“It felt weird,” Maria Carroll said Tuesday after voting for the first time in her life.
The privilege of casting a ballot was not something this 70-year-old Holocaust survivor took lightly.
“I’ve waited a lifetime to vote,” she said. For 60 years she had a green card before becoming a U.S. citizen two years ago.
“It didn’t take me very long to vote,” she said while standing outside of Westwood Junior High where she cast her ballot, with her husband, Marty Carroll, and their oldest son, Greg.
There was an obvious sense of pride and patriotism not only in Maria, but in her husband of almost 50 years.
“I’m very proud of her and all she’s endured during her life,” Marty said about the event that he described as a highlight of their lives.
Maria’s journey to casting her first-ever ballot has been a long and tough one.
She was born in a Russian concentration camp during World War II on Feb. 26, 1942 in Tajikistan, which was part of the Soviet republic at that time.
“My mother was arrested by the Russians for being a spy for the Allies when she was pregnant with me,” Maria explained. Her birth father, whom she never knew, was a submarine commander who went down with his sub.
Her mother, Halina Kaluski, was 100 percent Jewish but was able to pass herself as anything but, with her blond hair and blue eyes, according to Maria. She also spoke five different languages fluently, including Russian.
“Her whole family was killed by the Nazis,” Maria continued. “So the Russians saved her life by arresting her.”
After Maria’s birth, she and her mother remained in the concentration camp a couple of years before they were traded.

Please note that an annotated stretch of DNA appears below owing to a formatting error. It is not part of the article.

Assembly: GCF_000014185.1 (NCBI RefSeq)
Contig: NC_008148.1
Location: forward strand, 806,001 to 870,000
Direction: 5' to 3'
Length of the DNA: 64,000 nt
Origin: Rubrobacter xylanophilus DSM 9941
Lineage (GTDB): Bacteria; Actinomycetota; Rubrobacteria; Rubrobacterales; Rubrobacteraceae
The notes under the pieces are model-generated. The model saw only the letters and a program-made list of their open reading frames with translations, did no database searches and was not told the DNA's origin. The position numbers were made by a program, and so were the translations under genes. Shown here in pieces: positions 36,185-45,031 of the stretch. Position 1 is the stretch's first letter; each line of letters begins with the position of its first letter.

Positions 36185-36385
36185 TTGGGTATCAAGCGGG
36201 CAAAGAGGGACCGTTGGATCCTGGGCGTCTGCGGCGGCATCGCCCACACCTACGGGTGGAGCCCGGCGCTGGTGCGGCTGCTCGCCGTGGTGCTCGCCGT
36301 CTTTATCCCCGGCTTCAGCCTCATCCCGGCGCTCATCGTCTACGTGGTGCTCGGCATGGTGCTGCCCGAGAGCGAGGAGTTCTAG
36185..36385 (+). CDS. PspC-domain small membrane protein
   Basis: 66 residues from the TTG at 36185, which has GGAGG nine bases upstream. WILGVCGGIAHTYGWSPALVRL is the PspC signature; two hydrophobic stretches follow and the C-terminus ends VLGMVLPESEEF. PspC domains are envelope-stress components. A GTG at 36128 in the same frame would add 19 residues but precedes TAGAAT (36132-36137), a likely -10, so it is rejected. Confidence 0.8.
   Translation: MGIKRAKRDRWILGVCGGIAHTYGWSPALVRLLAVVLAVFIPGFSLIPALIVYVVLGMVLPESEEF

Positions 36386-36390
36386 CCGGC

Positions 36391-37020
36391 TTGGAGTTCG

“When (Joseph) Stalin and (Winston) Churchill traded political prisoners of war, we were traded and sent to Israel (Palestine),” Maria said.
Maria didn’t find out that she was half Jewish until she was in her 20s. She herself spoke four languages — Yiddish, Polish, Hebrew and Arabic.
Born in a concentration camp during World War II, Maria’s birth records were lost. She and her mother, who married Steffan Kaluski while Maria was still young, moved around quite a bit.
Maria attended preschool in the Middle East before moving to England when she was in grade school.
“I know my mother did something for the Allies,” Maria said. “Because we were dirt poor and had no income. But I was sent to a private school, a Catholic convent. It was the best, most expensive school in England and the tuition was paid for by the Polish government-in-exile based in England.
“Talk about being poor, we would be lucky if we had a chicken at Christmas,” Maria continued. “Everything in England at that time was rationed. We survived by the grace of my mother, who scrubbed toilets and cleaned houses.”
During this time, her stepfather, who held several degrees, was accepted to the University of Liverpool because he had to take the last two years of his studies over. He got his British doctorate in veterinary medicine and the family moved to Canada where he opened a large animal practice.
Maria attended high school in Canada before her family was “sponsored” to come to the United States by one of her mother’s friends.
When they were living in England, her mother’s best friend moved to Detroit, Mich., Maria recalled. The bold Halina wrote a letter in Polish to a newspaper in Detroit, asking them to print the letter in the paper telling her friend that she had enclosed a personal letter to her that would be at the newspaper office until she could pick it up. In the letter, Halina asked her friend to sponsor them to come to the United States.
“Back then, if you could get someone to sponsor you to come into the country, it would save you years of having to wait for approval to come,” Maria explained.
It was her stepfather’s work as a veterinary government meat inspector that brought them to Ottumwa, Iowa.
Maria attended the University of Illinois and worked at the University of Illinois Research and Educational Hospital’s nursing office.
It was while she was living in Ottumwa that she met Marty.